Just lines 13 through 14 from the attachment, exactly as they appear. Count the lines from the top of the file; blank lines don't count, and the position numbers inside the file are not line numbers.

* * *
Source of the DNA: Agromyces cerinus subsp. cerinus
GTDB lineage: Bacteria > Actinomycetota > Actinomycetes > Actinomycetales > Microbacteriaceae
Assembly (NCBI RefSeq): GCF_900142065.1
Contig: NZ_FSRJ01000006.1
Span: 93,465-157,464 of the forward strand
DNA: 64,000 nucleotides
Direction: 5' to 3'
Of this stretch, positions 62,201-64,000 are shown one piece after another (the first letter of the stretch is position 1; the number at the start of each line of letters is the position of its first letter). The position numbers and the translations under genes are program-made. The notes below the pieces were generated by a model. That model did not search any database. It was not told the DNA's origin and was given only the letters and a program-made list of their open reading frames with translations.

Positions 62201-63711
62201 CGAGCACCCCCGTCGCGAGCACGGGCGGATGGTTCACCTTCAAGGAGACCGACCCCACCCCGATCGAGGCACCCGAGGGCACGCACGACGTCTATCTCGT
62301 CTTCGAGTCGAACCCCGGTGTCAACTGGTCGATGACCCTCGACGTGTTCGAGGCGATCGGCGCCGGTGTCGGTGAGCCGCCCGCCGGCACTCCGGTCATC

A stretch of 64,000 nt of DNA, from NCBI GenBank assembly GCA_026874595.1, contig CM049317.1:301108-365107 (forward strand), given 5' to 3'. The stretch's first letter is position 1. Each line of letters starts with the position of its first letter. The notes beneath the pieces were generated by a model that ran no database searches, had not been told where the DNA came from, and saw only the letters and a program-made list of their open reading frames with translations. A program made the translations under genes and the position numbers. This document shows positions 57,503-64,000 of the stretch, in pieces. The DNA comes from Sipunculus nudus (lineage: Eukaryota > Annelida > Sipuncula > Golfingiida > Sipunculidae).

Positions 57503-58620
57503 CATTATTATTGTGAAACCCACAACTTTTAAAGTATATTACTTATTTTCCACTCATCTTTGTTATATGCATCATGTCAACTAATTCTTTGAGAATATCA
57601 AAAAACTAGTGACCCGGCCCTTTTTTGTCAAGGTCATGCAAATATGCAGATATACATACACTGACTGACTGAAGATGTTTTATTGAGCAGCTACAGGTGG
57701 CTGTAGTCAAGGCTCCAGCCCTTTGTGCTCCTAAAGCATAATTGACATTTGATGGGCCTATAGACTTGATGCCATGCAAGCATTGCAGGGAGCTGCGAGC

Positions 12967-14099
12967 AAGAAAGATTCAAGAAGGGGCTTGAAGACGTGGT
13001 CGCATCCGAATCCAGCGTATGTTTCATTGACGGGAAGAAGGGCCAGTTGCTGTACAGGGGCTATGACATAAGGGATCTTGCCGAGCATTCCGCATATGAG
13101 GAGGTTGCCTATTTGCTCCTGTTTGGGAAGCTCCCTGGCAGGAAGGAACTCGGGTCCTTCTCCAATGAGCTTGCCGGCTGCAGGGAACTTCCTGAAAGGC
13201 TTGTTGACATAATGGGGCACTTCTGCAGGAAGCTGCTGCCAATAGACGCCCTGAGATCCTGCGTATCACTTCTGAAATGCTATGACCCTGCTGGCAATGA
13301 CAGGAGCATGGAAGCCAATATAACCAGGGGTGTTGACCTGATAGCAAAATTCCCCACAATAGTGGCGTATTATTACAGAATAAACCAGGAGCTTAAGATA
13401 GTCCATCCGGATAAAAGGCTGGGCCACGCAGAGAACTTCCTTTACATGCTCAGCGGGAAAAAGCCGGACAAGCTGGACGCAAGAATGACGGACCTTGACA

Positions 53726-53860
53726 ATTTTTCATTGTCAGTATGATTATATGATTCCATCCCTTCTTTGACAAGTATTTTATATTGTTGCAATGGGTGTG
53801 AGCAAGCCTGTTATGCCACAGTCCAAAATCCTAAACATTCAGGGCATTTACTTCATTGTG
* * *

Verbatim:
Positions 57503-58620
57503 CATTATTATTGTGAAACCCACAACTTTTAAAGTATATTACTTATTTTCCACTCATCTTTGTTATATGCATCATGTCAACTAATTCTTTGAGAATATCA